Pomorski fakultet Kotor, 25.03.2020

Nova objava - 25.03.2020 14:29



MARITIME ENGLISH LANGUAGE

 

I Answer the following questions.

  1. What does abbreviation RADAR stand for?
  2. Why were Standard Marine Communication Phrases adopted?
  3. What should be done in order to avoid collision on a dark night or in a fog?
  4. What is meant by the term visual and audible aids to navigation?
  5. What is a chart?
  6. What is the procedure when a ship is preparing for sea?
  7. What are routine operations of a tug?
  8. What is the purpose of the pilotage service?
  9. What does abbreviation GMDSS stand for?
  10. What is the objective of the Rules of the Road?

II Use the right tense and voice forms of the verbs in brackets

  1. Days during which the ship _____________(delay) are referred to as demurrage days.
  2. If the charterer or consignee ______________(detain) the ship beyond the agreed number of lay days, he will be in breach of the charter party.
  3. The shipbroker _____________ (engage) on a commission basis to act as an intermediary between the ship-owner and the charterer.

4.On 15 September 1999 a team of divers from our firm _________________(despatch) by boat to conduct a visual and video underwater inspection of the M.V. “South Cross”.

5.Control of the vessel __________________(lose)and she _____________(end up) abeam to he current.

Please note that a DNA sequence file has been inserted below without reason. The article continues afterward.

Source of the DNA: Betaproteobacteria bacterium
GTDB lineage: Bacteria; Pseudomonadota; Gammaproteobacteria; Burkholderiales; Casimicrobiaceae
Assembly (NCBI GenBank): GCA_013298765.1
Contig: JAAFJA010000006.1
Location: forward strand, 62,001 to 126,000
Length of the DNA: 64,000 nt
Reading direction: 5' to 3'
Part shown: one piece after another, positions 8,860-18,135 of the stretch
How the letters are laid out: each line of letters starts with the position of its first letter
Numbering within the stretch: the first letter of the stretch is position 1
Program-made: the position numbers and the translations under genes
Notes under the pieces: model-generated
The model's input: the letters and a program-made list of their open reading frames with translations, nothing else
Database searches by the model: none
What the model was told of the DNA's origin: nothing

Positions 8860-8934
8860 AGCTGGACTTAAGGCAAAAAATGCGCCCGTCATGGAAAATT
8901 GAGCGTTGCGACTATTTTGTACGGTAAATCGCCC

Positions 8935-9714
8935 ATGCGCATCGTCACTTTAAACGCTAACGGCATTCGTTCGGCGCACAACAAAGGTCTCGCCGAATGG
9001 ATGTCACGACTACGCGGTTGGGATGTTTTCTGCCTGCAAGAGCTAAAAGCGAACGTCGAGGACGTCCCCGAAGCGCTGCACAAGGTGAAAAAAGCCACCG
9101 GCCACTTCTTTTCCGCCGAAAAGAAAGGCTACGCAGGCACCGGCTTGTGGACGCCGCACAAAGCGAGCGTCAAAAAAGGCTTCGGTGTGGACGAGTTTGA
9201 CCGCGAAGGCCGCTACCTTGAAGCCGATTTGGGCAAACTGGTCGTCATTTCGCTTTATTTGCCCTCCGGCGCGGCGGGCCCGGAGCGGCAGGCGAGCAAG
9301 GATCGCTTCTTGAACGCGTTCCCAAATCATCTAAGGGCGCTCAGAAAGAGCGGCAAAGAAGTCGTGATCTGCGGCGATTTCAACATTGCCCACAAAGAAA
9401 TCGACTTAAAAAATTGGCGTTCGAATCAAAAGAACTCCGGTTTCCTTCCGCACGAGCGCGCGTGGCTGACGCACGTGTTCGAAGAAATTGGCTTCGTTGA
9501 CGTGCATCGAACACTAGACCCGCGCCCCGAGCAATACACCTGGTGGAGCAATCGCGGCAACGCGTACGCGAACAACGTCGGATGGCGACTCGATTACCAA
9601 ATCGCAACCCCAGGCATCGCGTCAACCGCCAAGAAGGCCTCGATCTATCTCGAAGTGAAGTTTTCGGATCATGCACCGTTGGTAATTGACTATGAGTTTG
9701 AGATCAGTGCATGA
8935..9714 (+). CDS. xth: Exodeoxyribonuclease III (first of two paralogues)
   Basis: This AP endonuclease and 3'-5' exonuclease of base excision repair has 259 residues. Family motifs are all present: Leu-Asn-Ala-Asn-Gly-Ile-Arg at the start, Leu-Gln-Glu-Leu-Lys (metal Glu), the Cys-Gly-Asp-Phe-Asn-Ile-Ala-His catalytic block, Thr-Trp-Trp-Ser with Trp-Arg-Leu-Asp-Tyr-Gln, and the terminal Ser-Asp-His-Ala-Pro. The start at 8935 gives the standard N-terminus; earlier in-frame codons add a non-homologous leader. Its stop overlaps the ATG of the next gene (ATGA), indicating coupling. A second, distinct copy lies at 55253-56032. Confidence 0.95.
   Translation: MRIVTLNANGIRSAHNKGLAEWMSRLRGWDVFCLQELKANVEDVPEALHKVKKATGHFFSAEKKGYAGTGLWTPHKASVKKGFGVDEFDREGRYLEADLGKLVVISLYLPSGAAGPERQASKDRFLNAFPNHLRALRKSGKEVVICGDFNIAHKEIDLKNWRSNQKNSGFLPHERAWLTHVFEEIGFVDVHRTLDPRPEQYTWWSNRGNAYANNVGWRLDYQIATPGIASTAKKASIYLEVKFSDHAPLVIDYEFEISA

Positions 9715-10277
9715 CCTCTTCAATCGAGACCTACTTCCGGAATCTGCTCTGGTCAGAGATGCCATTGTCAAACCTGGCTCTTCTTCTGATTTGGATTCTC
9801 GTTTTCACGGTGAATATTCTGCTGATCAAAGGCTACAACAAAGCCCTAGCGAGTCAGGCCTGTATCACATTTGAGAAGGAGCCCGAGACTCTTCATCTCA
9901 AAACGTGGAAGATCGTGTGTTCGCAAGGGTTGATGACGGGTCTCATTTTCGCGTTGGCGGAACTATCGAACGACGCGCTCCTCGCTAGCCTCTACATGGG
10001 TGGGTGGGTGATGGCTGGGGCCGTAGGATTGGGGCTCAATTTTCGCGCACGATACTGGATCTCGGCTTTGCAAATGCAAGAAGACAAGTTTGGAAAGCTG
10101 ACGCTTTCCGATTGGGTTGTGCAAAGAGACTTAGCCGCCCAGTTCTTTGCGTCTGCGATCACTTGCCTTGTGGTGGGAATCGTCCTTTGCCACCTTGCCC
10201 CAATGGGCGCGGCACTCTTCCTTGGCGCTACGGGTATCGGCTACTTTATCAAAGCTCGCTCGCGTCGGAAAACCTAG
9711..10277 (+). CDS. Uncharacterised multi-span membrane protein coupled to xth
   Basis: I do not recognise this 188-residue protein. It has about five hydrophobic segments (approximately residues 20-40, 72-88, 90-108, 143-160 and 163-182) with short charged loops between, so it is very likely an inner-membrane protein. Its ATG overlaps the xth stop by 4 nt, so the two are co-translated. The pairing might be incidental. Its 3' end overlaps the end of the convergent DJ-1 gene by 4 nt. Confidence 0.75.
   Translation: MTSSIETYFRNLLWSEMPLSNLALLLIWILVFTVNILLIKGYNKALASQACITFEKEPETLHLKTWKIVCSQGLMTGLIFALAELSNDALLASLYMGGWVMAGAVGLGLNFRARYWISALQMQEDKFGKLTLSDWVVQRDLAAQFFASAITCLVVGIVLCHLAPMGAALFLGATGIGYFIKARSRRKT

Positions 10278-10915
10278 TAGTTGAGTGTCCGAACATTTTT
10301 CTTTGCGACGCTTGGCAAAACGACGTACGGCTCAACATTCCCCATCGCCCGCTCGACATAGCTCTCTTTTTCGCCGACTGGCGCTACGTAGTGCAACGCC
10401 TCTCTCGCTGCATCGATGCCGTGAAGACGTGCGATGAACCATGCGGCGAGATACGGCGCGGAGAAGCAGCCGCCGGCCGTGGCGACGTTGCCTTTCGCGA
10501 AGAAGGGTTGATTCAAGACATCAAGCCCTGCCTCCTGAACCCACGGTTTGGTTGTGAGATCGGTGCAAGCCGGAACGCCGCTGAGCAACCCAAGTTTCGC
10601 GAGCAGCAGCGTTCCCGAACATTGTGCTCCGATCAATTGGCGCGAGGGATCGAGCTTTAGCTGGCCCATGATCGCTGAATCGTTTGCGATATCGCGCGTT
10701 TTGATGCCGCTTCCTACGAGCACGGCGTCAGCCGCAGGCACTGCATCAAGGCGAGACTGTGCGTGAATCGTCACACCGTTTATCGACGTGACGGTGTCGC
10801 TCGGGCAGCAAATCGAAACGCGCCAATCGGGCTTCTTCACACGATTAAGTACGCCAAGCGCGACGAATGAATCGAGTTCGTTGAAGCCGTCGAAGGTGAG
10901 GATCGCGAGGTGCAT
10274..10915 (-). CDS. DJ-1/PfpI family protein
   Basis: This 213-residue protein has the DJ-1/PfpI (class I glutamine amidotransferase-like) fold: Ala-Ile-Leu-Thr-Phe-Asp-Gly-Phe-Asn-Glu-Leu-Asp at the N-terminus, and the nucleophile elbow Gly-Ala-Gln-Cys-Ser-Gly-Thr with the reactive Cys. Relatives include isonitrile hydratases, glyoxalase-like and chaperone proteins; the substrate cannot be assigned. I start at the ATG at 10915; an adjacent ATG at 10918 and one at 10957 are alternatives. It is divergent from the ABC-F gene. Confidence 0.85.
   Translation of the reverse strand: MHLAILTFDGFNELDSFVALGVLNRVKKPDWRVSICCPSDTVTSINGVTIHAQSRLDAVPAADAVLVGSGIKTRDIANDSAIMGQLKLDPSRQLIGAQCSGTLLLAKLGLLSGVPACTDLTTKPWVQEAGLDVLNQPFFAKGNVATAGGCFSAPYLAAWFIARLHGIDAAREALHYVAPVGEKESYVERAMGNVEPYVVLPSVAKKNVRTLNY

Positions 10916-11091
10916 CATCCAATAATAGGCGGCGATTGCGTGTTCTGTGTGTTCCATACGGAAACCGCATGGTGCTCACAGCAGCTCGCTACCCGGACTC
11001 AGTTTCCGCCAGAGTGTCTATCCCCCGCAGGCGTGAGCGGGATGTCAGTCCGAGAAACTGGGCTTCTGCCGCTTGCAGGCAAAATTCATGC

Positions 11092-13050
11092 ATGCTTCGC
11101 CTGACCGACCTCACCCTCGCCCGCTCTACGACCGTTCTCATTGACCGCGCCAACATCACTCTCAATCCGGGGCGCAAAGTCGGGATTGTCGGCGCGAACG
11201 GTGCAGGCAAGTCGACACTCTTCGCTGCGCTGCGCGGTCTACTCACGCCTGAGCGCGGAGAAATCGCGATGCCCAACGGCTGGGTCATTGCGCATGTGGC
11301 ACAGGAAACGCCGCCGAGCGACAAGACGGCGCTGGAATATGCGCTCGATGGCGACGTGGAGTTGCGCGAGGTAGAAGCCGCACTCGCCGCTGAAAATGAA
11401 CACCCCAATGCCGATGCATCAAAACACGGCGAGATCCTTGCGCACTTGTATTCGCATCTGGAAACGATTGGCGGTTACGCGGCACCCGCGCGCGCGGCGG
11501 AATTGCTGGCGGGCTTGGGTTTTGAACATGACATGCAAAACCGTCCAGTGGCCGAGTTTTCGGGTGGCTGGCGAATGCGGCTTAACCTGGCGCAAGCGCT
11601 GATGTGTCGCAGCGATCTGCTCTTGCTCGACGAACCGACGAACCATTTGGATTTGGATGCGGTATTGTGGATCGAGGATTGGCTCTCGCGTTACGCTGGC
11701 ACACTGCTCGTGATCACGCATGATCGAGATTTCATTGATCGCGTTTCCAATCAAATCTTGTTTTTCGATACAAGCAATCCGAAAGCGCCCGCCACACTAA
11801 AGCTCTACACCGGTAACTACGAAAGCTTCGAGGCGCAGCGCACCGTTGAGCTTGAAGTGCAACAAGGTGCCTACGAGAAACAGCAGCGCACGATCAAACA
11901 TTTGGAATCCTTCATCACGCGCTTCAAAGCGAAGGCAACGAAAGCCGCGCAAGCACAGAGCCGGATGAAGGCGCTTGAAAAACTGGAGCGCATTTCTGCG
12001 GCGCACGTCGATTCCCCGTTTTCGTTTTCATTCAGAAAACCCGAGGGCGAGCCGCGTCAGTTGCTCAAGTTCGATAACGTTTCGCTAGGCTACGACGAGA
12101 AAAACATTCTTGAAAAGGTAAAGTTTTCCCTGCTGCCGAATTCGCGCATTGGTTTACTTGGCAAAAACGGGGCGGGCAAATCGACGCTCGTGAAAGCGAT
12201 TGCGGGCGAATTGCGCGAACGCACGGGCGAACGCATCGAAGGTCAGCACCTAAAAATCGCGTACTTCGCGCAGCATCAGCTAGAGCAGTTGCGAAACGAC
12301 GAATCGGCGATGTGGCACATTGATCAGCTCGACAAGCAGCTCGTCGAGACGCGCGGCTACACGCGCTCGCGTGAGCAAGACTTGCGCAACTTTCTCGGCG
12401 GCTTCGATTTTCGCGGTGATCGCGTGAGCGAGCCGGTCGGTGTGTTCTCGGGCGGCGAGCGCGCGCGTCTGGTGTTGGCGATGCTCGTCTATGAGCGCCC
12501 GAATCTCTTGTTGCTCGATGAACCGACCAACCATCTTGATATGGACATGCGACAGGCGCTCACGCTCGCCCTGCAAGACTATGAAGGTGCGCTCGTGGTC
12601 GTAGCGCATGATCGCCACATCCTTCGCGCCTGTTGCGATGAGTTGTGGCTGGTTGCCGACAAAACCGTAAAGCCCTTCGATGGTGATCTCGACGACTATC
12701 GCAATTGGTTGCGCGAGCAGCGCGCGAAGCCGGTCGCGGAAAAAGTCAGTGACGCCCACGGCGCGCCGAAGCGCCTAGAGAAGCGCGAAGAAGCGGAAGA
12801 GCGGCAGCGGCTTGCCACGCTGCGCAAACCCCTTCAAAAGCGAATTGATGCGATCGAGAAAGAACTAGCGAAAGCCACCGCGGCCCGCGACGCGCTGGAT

III Match the words on the left with their definition or explanation on the right:

Bollard

Being driven along by the wind, the tide or the current

Berth

Here:the inclination of the vessel to port side or starboard

Located

 

In navigational warnings: position of an object confirmed

Mooring buoy

A structure along a shore or bank providing a berth for ship

Moor (to)

 

A place for securing the vessel

Drifting

 

A buoy secured to the bottom and provided with means for mooring the vessel by using anchor or vessel’s mooring lines

 

List

 

A post (usually steel or reinforced concrete) firmly secured on a wharf for mooring vessels with lines

Quay

To secure vessel in a particular place by use of wires and ropes

IV Translate the following extract.

As well as the normal navigation lights which are shown by the vessel at night or in restricted visibility she will use appropriate sound signals for her status to warn other of her presence. The effective range of a sound signal is very much less than the range of visibility of a navigation light on a clear night and its direction is also difficult to fix. If a vessel maintained full speed in restricted visibility it might not be able to manoeuvre clear of a vessel on collision course when finally sighted. For this reason it is prudent to set the vessel`s speed appropriate to the prevailing conditions.

 

Broj posjeta : 21